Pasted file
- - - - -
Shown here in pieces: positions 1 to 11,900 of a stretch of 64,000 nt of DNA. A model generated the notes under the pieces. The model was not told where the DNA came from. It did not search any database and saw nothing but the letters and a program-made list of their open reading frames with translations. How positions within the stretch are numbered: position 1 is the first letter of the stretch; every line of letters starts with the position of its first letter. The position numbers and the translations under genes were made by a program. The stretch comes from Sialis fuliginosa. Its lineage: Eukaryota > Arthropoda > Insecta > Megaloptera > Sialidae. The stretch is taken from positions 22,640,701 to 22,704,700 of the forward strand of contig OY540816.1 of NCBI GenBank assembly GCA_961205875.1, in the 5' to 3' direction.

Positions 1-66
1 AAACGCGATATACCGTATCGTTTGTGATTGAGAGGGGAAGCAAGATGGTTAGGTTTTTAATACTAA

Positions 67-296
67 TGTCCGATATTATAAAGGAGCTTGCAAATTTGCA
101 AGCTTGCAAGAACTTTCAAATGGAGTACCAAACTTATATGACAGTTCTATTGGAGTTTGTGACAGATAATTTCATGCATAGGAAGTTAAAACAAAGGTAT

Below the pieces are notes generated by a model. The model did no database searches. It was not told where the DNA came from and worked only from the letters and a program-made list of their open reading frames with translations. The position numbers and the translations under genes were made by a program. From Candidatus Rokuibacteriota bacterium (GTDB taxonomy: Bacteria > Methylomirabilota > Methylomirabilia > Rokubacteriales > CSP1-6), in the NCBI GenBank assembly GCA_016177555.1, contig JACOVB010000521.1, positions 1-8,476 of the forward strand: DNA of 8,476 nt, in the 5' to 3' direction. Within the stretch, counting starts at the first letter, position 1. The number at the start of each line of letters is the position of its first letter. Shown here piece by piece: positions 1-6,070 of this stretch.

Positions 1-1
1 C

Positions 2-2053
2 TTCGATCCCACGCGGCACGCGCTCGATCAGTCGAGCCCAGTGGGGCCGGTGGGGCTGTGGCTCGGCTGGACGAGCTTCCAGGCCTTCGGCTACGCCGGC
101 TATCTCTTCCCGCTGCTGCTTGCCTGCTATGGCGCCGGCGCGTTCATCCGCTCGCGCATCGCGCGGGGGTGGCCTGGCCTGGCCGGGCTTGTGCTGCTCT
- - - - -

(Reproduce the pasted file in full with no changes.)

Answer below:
Shown here in pieces: positions 1 to 11,900 of a stretch of 64,000 nt of DNA. A model generated the notes under the pieces. The model was not told where the DNA came from. It did not search any database and saw nothing but the letters and a program-made list of their open reading frames with translations. How positions within the stretch are numbered: position 1 is the first letter of the stretch; every line of letters starts with the position of its first letter. The position numbers and the translations under genes were made by a program. The stretch comes from Sialis fuliginosa. Its lineage: Eukaryota > Arthropoda > Insecta > Megaloptera > Sialidae. The stretch is taken from positions 22,640,701 to 22,704,700 of the forward strand of contig OY540816.1 of NCBI GenBank assembly GCA_961205875.1, in the 5' to 3' direction.

Positions 1-66
1 AAACGCGATATACCGTATCGTTTGTGATTGAGAGGGGAAGCAAGATGGTTAGGTTTTTAATACTAA

Positions 67-296
67 TGTCCGATATTATAAAGGAGCTTGCAAATTTGCA
101 AGCTTGCAAGAACTTTCAAATGGAGTACCAAACTTATATGACAGTTCTATTGGAGTTTGTGACAGATAATTTCATGCATAGGAAGTTAAAACAAAGGTAT

Below the pieces are notes generated by a model. The model did no database searches. It was not told where the DNA came from and worked only from the letters and a program-made list of their open reading frames with translations. The position numbers and the translations under genes were made by a program. From Candidatus Rokuibacteriota bacterium (GTDB taxonomy: Bacteria > Methylomirabilota > Methylomirabilia > Rokubacteriales > CSP1-6), in the NCBI GenBank assembly GCA_016177555.1, contig JACOVB010000521.1, positions 1-8,476 of the forward strand: DNA of 8,476 nt, in the 5' to 3' direction. Within the stretch, counting starts at the first letter, position 1. The number at the start of each line of letters is the position of its first letter. Shown here piece by piece: positions 1-6,070 of this stretch.

Positions 1-1
1 C

Positions 2-2053
2 TTCGATCCCACGCGGCACGCGCTCGATCAGTCGAGCCCAGTGGGGCCGGTGGGGCTGTGGCTCGGCTGGACGAGCTTCCAGGCCTTCGGCTACGCCGGC
101 TATCTCTTCCCGCTGCTGCTTGCCTGCTATGGCGCCGGCGCGTTCATCCGCTCGCGCATCGCGCGGGGGTGGCCTGGCCTGGCCGGGCTTGTGCTGCTCT